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Labour presses ahead with council tax rise of nearly five percent

Tories called for bill to rise by only three percent - and for weekly bin collections to be restored

27 February, 2017 — By Tom Foot

Theo Blackwell, who blamed the tax rise on central government, and Don Williams

CAMDEN has broken a run of council taxes freezes and small increases by raising bills by nearly five per cent.

The ruling Labour group said the move had been “forced” by funding cuts from central government. It used its majority at the Town Hall to outflank opposition councillors in a vote on the annual budget this evening (Monday).

Three per cent of the council tax hike will be specifically ring-fenced for adult social care services.

Finance chief Councillor Theo Blackwell said: “Camden, mainly under Labour, has controlled council tax rises for over a decade and a half. However, the national crisis in funding adult social care … has forced us to put up council tax. We must find a way of funding the cost of dementia and people living longer. It is totally unfair that the Government is passing the cost onto residents.”

He also added that “an era of Brexit budgets beckons, and that adds further uncertainty” and that lasting change to fund adult social care “could only come about if we invest in digital technology”.

Labour’s adult social care chief Cllr Georgia Gould admitted the extra funding secured through the council tax “precept” was like “a drop in the ocean” compared to the cuts the council was facing. It would however help set up “future strategies” to secure some services, she said.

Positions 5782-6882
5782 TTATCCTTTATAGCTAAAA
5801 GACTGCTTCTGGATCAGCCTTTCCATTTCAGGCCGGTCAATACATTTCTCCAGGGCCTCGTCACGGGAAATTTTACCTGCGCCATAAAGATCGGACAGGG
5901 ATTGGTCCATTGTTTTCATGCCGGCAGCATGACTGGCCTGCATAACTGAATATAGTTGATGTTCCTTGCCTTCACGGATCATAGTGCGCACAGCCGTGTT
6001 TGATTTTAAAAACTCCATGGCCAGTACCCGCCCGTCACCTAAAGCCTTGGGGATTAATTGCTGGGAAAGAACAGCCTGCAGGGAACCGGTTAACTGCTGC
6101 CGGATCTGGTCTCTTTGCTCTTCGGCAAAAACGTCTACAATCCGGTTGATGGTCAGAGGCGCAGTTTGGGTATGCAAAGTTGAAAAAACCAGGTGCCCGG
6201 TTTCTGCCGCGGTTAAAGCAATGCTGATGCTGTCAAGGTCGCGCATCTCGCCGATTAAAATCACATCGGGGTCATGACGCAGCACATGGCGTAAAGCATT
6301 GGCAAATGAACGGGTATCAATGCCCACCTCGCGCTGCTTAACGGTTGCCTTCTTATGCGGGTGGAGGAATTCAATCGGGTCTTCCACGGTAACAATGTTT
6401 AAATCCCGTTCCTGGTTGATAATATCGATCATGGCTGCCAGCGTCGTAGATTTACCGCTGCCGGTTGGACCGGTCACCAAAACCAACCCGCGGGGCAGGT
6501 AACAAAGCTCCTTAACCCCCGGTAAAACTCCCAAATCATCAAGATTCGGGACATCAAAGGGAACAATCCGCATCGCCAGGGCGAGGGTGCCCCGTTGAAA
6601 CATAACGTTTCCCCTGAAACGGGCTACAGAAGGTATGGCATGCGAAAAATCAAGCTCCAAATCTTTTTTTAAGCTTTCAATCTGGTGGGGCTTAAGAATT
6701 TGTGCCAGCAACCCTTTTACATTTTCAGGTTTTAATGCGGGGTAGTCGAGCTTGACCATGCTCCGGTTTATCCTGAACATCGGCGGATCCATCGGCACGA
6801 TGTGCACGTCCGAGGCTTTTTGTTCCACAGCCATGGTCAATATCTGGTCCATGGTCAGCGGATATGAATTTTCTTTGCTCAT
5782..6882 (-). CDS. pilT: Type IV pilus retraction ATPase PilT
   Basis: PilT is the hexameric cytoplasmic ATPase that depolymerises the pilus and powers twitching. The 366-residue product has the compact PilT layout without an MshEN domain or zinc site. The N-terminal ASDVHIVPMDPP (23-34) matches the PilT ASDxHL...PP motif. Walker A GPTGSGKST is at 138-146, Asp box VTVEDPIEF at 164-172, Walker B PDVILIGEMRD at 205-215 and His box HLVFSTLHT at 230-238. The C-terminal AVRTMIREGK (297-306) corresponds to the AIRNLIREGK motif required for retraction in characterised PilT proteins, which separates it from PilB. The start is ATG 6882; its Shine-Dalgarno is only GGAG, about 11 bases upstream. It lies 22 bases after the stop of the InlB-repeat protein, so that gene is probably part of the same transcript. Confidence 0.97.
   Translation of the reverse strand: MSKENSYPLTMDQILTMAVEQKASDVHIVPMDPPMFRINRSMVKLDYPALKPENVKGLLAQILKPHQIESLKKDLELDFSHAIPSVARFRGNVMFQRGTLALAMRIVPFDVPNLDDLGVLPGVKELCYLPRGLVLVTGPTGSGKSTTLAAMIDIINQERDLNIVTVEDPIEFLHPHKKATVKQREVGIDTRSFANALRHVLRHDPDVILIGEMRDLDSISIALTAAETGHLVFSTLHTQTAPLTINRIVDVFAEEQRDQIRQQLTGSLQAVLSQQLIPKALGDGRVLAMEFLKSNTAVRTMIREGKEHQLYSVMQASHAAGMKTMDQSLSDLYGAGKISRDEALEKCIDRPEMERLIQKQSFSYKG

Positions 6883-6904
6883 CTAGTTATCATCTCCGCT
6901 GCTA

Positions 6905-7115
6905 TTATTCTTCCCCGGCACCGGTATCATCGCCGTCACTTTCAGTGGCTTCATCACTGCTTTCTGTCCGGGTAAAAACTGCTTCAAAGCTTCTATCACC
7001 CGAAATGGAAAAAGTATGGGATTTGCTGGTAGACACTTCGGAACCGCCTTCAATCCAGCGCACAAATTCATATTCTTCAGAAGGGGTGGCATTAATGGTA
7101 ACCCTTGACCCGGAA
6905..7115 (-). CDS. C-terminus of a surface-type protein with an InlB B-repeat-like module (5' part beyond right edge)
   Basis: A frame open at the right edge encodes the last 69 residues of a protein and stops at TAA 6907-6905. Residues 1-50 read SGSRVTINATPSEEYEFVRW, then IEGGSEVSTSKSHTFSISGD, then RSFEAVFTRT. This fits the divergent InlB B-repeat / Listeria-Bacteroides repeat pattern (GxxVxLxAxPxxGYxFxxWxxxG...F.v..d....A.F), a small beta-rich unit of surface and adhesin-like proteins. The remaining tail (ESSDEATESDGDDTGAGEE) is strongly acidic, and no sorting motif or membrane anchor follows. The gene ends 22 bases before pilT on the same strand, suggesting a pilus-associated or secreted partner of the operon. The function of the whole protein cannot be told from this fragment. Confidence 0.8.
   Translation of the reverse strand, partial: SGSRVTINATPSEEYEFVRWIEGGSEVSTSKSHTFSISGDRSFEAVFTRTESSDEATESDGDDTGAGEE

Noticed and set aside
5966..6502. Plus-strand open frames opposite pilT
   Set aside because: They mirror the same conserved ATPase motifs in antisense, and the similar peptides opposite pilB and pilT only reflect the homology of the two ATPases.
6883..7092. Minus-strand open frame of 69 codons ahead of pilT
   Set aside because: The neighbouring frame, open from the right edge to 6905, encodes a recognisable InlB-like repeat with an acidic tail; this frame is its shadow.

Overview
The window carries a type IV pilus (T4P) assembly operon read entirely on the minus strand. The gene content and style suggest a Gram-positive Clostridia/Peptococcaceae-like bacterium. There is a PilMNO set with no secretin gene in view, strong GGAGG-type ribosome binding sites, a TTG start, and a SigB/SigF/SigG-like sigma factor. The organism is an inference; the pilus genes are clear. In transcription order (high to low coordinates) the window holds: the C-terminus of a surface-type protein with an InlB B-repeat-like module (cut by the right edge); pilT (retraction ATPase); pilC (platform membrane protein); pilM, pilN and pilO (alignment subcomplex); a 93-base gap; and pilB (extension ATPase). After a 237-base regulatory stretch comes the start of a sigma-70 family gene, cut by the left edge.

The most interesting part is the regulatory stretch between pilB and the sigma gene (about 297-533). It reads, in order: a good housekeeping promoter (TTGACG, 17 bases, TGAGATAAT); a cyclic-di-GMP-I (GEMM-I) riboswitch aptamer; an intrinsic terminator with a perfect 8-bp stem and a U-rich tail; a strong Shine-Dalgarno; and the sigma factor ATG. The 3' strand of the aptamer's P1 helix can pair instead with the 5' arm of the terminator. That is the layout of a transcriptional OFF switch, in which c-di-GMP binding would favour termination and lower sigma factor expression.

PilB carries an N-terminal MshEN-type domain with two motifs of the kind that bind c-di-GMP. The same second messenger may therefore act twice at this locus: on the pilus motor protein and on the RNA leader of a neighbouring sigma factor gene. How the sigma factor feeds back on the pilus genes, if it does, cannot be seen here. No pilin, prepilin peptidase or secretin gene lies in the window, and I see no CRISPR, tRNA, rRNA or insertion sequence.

A budget amendment was put forward by the Conservatives that would have reversed cuts to weekly bin collections but also cut-back the transport spending for disabled and elderly by around 10 per cent. But this was roundly mocked by most Labour councillors and dismissed.

Conservative finance chief Cllr Don Williams had told the chamber that his plan would come with “no extra cost in terms of council tax”, adding: “We agree with the adult social precept, because we are concerned with getting adult social care right.”

The Tory plan was heavily criticised by Camden’s only Lib Dem councillor, Flick Rea. She said the Camden Tories were “shameful” for proposing the cut in the “scope” of Camden’s accessible transport service. The Conservatives later said they were proposing cuts to the back office support of the transport service.

Andrew Marshall, who quit the Conservatives over Brexit earlier this month and is now sitting as an independent, voted in favour of Labour’s budget.

Green Cllr Sian Berry, who criticised Labour for maintaining council tax freezes for many years, abstained when the tax rise was put to the vote.

Cllr Rea and Cllr Angela Pober – who quit Labour to become an independent – also abstained in the vote.


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